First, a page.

From here our propriety GIP model (growth, inflation and policy) for assessing economies suggests the Eurozone economy will land in the ugly quad #3 in 2H, representing growth slowing as inflation accelerates.
In 2H we expect inflation to move higher on easier year-over-year comparisons (after remarkable moves Y/Y shown in the chart below) and heightened prospects for QE-lite.
QE-lite Variable on Intermediate term equity view: should weakness in fundamentals and the markets persist, we’d anticipate expectations for QE-lite (ABS) or a more robust QE program to ramp – this could serve to develop a floor in European equities, and with it we’d shift our positioning. As we note in the chart below, the ECB has reduced its balance sheet (down -14% Y/Y and -33% since it topped in AUG 2012), which affords necessary powder to fund any QE program.
EUR/USD short on strength: the EUR/USD is also broken across our intermediate term TREND and long term TAIL lines (at a near 9 month low). Beyond a continuation in dovish policy that we expect from the ECB, we’re signaling a breakout in the US Dollar above its TRADE and TREND levels. For more please see Darius’ deck What’s Next For Global Financial Markets? )
Charts That Matter
Below is a refresh of charts that demonstrate the recent turn lower in data, and are contributing to the drag in European equities.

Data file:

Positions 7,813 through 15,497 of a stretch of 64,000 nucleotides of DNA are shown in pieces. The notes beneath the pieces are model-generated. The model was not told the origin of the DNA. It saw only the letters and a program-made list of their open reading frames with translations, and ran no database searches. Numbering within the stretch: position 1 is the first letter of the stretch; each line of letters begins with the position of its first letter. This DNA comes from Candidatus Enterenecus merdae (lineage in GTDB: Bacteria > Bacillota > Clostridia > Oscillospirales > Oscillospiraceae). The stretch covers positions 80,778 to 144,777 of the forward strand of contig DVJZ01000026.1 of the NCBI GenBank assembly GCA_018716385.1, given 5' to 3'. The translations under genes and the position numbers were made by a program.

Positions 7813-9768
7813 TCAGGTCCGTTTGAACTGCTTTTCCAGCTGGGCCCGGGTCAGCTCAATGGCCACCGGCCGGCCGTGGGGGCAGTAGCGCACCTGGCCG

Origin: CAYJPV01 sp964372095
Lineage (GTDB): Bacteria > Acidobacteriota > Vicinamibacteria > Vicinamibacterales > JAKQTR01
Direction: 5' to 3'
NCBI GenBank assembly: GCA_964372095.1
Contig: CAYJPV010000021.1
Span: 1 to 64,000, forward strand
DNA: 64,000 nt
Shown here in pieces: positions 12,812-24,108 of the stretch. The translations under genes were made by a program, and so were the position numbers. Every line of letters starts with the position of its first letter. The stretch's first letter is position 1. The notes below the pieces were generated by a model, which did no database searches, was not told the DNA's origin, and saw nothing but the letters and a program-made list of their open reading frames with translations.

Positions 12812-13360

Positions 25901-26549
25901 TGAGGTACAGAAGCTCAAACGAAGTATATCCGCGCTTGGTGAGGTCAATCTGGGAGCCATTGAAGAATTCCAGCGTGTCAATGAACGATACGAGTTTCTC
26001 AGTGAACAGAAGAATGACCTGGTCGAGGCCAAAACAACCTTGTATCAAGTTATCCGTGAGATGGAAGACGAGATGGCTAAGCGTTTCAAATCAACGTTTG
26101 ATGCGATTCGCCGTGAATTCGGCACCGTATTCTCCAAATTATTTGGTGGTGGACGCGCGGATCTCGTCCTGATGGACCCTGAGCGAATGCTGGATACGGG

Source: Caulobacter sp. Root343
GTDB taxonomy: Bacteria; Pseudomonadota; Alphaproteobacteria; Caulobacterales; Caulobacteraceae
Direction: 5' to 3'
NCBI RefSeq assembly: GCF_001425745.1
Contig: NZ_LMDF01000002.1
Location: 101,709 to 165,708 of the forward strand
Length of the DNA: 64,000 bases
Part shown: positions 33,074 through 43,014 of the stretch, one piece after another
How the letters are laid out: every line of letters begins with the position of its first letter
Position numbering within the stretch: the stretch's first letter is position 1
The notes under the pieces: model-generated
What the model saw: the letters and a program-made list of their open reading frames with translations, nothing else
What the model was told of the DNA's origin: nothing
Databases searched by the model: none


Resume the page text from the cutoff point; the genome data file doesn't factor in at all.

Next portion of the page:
- DAX – down -9% since on topping July 3rd and -4.5% ytd, and broken across its TREND and TAIL durations. Every major European equity index is down over the last month ranging from the U.K. down -3% to Russia down -17%. Italy’s MIB is -13% since its June top and its recent Q2 GDP print is far from encouraging: -0.2% Q/Q (vs exp. +0.1%) or -0.3% Y/Y (vs exp. +0.1%).
- Sovereign Bond Yields – yields continue to moderate with significant drops on Y/Y comparisons (10YR yields listed below). We expect geopolitical tension like EU sanctions against Russia to encouraging buying in safe haven credit markets like Germany. Of note, this week the 2YR Bund touched down below the 0% bound.
- PMIs – across the major western economies Services got a lift in the most recent print (JUL) M/M, whereas Manufacturing fell off. However the trend clearly suggests a moderation in the improvement seen in the early part of the year. A sideways move of fits and starts is likely over the next months; we expect France to continue to underperform the group.
- Eurozone Confidence – follow the red arrows down…
- German Factory Orders – were an unmitigated disaster for June. Consensus expectations for an increase of 0.9% from May and the actual number came in at -3.2%. On a year-over-year basis, the numbers were just as abysmal, down -2.4%. This recent move marks the largest decline since September 2011!
- German Confidence – if Germany is the EU’s economic engine, the more recent turn in these confidence charts are far from encouraging.
- Industrial Production – an ugly chart, enough said! Today’s print of German Industrial Production was also a disaster: 0.3% JUN M/M (1.2% est.) vs. -1.8% prior (revised -1.7%) or -0.5% JUN Y/Y (0.3% est.) vs. 1.3% prior (1.1% revised)
For those joining Draghi on vacation in August, enjoy!